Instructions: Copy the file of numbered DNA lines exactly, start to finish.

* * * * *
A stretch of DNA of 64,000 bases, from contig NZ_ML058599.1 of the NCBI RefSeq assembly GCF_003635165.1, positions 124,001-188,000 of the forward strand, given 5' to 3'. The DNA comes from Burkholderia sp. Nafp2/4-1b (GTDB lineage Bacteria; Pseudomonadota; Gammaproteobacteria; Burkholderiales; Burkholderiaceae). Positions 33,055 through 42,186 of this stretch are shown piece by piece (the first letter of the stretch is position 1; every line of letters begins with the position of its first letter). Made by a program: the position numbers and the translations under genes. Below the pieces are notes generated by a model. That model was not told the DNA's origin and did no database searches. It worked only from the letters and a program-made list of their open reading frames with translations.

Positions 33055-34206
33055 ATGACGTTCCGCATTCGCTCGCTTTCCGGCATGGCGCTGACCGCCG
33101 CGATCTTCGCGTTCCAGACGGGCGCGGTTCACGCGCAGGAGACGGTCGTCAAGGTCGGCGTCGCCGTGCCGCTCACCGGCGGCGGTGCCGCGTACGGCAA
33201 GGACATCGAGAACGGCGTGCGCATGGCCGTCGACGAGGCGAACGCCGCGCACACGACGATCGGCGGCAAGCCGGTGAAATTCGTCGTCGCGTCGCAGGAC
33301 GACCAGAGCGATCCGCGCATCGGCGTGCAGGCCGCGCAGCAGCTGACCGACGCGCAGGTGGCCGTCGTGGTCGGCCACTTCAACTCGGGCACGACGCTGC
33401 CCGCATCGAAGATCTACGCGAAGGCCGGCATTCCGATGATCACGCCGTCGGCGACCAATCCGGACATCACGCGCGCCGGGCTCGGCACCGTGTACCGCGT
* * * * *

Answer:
A stretch of DNA of 64,000 bases, from contig NZ_ML058599.1 of the NCBI RefSeq assembly GCF_003635165.1, positions 124,001-188,000 of the forward strand, given 5' to 3'. The DNA comes from Burkholderia sp. Nafp2/4-1b (GTDB lineage Bacteria; Pseudomonadota; Gammaproteobacteria; Burkholderiales; Burkholderiaceae). Positions 33,055 through 42,186 of this stretch are shown piece by piece (the first letter of the stretch is position 1; every line of letters begins with the position of its first letter). Made by a program: the position numbers and the translations under genes. Below the pieces are notes generated by a model. That model was not told the DNA's origin and did no database searches. It worked only from the letters and a program-made list of their open reading frames with translations.

Positions 33055-34206
33055 ATGACGTTCCGCATTCGCTCGCTTTCCGGCATGGCGCTGACCGCCG
33101 CGATCTTCGCGTTCCAGACGGGCGCGGTTCACGCGCAGGAGACGGTCGTCAAGGTCGGCGTCGCCGTGCCGCTCACCGGCGGCGGTGCCGCGTACGGCAA
33201 GGACATCGAGAACGGCGTGCGCATGGCCGTCGACGAGGCGAACGCCGCGCACACGACGATCGGCGGCAAGCCGGTGAAATTCGTCGTCGCGTCGCAGGAC
33301 GACCAGAGCGATCCGCGCATCGGCGTGCAGGCCGCGCAGCAGCTGACCGACGCGCAGGTGGCCGTCGTGGTCGGCCACTTCAACTCGGGCACGACGCTGC
33401 CCGCATCGAAGATCTACGCGAAGGCCGGCATTCCGATGATCACGCCGTCGGCGACCAATCCGGACATCACGCGCGCCGGGCTCGGCACCGTGTACCGCGT